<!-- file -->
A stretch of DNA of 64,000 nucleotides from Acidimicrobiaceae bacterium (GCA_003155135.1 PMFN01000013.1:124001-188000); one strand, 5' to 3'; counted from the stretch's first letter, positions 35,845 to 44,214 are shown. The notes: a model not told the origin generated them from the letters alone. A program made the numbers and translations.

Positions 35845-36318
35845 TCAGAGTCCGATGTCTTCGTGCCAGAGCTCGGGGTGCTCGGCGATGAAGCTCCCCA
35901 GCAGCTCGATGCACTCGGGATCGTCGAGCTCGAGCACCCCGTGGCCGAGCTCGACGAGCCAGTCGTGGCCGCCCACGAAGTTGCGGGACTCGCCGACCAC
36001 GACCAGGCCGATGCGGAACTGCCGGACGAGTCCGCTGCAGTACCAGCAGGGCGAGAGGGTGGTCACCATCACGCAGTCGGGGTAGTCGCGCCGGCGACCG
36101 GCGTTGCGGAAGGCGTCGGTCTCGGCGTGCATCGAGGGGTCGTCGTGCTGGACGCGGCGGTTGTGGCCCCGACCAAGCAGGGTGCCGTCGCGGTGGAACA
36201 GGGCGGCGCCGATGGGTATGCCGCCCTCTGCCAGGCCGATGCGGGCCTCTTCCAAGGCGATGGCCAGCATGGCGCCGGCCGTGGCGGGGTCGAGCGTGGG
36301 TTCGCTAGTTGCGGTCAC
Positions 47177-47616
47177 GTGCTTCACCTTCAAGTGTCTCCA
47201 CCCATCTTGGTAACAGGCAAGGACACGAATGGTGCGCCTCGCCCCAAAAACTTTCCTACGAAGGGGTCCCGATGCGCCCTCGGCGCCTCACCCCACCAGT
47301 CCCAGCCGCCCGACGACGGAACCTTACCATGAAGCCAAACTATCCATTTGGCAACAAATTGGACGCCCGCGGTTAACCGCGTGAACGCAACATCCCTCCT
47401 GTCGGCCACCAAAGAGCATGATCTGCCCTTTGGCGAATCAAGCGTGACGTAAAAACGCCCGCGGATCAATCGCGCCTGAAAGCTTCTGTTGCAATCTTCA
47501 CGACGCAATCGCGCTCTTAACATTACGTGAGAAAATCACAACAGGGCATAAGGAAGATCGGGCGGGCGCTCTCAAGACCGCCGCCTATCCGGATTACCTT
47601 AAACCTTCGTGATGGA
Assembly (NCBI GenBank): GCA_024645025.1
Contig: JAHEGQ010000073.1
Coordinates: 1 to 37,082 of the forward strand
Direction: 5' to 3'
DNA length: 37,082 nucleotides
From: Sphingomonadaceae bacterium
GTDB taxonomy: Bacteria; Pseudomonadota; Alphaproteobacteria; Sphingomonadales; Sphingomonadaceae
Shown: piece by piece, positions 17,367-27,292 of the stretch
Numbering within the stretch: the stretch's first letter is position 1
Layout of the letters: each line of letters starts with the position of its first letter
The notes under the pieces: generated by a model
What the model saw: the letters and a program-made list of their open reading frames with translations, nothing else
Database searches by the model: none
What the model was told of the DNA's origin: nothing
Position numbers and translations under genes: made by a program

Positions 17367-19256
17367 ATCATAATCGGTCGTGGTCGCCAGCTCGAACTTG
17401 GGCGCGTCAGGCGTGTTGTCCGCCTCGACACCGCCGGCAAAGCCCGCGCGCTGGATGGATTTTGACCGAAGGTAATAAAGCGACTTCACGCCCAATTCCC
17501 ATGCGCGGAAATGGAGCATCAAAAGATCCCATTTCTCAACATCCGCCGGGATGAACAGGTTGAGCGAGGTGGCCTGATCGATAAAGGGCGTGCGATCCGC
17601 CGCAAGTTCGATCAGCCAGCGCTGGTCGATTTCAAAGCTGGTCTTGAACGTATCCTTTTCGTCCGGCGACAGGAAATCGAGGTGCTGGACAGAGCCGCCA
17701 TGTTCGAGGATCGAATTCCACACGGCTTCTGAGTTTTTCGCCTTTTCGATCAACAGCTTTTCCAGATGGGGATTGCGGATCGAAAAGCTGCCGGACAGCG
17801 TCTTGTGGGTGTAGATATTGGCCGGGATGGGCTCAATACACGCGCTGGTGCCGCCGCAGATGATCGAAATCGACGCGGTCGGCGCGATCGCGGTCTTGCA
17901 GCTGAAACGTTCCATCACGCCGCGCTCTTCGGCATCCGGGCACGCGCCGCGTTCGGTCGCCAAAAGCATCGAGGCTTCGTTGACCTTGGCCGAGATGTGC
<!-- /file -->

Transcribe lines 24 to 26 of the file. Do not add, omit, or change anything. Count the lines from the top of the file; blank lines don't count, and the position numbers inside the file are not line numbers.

Numbering within the stretch: the stretch's first letter is position 1
Layout of the letters: each line of letters starts with the position of its first letter
The notes under the pieces: generated by a model